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Should a small robot have a small personal space? Investigating personal spatial zones and proxemic behavior in human-robot interaction

by   Hagen Lehmann, et al.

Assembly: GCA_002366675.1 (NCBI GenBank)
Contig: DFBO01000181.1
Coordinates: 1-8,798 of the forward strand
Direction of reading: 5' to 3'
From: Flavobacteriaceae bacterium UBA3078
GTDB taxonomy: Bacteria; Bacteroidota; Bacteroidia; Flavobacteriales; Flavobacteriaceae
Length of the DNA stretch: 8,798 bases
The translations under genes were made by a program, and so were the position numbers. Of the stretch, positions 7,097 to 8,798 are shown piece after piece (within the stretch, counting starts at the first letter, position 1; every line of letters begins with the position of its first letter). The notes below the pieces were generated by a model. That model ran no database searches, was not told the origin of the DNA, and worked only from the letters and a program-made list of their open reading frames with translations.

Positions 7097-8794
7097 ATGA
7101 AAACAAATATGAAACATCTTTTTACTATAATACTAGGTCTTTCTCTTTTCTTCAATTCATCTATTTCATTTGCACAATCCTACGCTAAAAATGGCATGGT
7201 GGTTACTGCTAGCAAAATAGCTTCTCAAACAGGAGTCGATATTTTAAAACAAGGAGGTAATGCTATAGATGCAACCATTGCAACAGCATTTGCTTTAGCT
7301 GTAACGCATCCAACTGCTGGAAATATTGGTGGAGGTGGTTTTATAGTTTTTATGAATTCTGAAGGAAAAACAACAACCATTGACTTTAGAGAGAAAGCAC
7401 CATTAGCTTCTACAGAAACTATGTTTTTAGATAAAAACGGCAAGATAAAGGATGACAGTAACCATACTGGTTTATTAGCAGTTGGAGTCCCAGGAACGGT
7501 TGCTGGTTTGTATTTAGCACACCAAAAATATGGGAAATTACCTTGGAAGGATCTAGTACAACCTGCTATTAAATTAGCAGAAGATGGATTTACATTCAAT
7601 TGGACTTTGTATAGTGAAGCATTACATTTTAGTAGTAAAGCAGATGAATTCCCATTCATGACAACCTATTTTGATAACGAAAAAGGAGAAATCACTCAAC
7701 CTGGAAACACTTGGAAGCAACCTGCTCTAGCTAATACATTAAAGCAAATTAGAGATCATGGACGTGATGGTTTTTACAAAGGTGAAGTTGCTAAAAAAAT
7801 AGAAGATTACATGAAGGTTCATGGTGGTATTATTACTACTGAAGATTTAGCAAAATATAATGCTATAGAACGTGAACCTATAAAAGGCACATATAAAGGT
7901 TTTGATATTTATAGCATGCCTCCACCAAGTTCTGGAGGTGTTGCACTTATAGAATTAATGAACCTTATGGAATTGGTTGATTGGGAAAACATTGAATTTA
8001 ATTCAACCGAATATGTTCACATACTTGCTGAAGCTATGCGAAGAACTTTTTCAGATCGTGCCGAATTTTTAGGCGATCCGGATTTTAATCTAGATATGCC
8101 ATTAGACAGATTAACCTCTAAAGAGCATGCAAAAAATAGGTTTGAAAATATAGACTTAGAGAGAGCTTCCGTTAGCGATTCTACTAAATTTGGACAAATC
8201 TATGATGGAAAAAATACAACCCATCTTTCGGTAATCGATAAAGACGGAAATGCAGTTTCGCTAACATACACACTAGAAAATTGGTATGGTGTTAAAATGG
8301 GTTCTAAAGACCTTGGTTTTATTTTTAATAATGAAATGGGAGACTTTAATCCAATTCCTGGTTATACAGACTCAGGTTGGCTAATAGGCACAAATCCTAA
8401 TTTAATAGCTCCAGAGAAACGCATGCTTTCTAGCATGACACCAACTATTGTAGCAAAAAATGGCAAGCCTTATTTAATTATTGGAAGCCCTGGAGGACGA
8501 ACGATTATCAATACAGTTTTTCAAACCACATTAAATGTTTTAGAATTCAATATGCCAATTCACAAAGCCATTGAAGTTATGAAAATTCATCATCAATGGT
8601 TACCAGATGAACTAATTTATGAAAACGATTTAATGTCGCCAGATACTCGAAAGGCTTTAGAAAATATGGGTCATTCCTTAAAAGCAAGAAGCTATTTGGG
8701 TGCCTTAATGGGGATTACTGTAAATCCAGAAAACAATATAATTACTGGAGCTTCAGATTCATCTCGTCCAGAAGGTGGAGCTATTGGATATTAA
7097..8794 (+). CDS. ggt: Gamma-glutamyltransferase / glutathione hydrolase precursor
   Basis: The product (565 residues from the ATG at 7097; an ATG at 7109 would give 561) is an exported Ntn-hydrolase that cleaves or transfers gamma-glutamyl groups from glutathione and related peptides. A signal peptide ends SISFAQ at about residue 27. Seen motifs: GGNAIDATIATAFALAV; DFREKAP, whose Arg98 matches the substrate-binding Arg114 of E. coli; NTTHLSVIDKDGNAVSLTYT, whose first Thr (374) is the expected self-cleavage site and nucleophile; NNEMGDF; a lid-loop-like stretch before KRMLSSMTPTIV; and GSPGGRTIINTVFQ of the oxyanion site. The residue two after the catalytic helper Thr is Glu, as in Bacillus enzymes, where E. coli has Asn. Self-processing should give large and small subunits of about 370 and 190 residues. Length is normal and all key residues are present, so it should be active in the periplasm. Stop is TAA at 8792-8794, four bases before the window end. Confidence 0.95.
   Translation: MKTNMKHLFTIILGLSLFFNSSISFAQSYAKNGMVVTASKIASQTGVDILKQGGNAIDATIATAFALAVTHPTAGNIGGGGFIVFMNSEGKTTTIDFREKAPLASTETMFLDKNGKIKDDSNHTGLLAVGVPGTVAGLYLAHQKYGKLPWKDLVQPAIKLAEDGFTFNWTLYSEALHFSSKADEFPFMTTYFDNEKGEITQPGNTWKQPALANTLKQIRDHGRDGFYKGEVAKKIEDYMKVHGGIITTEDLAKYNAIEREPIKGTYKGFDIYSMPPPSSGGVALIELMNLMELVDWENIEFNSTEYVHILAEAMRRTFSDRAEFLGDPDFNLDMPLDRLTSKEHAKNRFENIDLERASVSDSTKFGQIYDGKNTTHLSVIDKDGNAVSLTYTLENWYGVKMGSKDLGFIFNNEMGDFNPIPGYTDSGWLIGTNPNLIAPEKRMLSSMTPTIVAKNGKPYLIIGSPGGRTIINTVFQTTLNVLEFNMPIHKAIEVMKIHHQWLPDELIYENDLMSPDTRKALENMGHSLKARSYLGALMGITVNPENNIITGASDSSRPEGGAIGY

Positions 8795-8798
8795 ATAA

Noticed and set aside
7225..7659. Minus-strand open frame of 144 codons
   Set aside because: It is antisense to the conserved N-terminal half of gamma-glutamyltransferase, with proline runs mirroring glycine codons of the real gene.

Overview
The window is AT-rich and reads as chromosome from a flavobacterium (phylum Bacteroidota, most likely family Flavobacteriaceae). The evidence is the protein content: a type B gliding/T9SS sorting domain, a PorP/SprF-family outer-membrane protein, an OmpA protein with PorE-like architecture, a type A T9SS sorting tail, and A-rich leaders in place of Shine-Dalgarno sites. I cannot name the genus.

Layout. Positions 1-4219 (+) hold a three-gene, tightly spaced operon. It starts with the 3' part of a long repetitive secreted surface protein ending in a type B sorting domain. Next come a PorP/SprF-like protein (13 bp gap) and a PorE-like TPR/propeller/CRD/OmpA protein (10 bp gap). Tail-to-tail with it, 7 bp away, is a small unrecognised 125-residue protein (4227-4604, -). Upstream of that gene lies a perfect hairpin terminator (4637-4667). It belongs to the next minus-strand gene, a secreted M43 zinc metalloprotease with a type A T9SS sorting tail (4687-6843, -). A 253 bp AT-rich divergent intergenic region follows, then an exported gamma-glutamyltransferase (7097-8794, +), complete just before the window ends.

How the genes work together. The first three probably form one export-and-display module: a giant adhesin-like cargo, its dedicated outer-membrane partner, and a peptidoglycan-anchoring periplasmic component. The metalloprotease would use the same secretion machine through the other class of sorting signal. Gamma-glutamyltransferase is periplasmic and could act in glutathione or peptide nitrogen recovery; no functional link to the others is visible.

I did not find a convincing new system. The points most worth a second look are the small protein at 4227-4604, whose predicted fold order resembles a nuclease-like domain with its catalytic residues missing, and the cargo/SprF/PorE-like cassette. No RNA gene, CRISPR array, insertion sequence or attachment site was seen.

This paper presents the first study in a series of proxemics experiments concerned with the role of personal spatial zones in human-robot interaction. In the study 40 participants approached a NAO robot positioned approximately at participants' eye level and entered different social zones around the robot (personal and intimate space). When the robot perceived the approaching person entering its personal space, it started gazing at the participant, and upon the intrusion of its intimate space it leaned back. Our research questions were: (1) given the small size of the robot (58 cm tall), will people expect its social zones to shrink by its size? (2) Will the robot behaviors be interpreted as appropriate social behaviors? We found that the average approach distance of the participants was 48 cm, which represents the inner limit of the human-size personal zone (45-120 cm), but is outside of the personal zone scaled to robot size (16-42 cm). This suggests that most participants did not (fully) scale down the extent of these zones to the robot size. We also found that the leaning back behavior of the robot was correctly interpreted by most participants as the robot's reaction to the intrusion of its personal space; however, our implementation of the behavior was often perceived as "unfriendly". We will discuss this and other limitations of the study in detail. Additionally we found positive correlations between participants' personality traits, Godspeed Questionnaire subscales, and the average approach distance. The technical contribution of this work is the real-time perception of 25 keypoints on the human body using a single compact RGB-D camera and the use of these points for accurate interpersonal distance estimation and as gazing targets for the robot.


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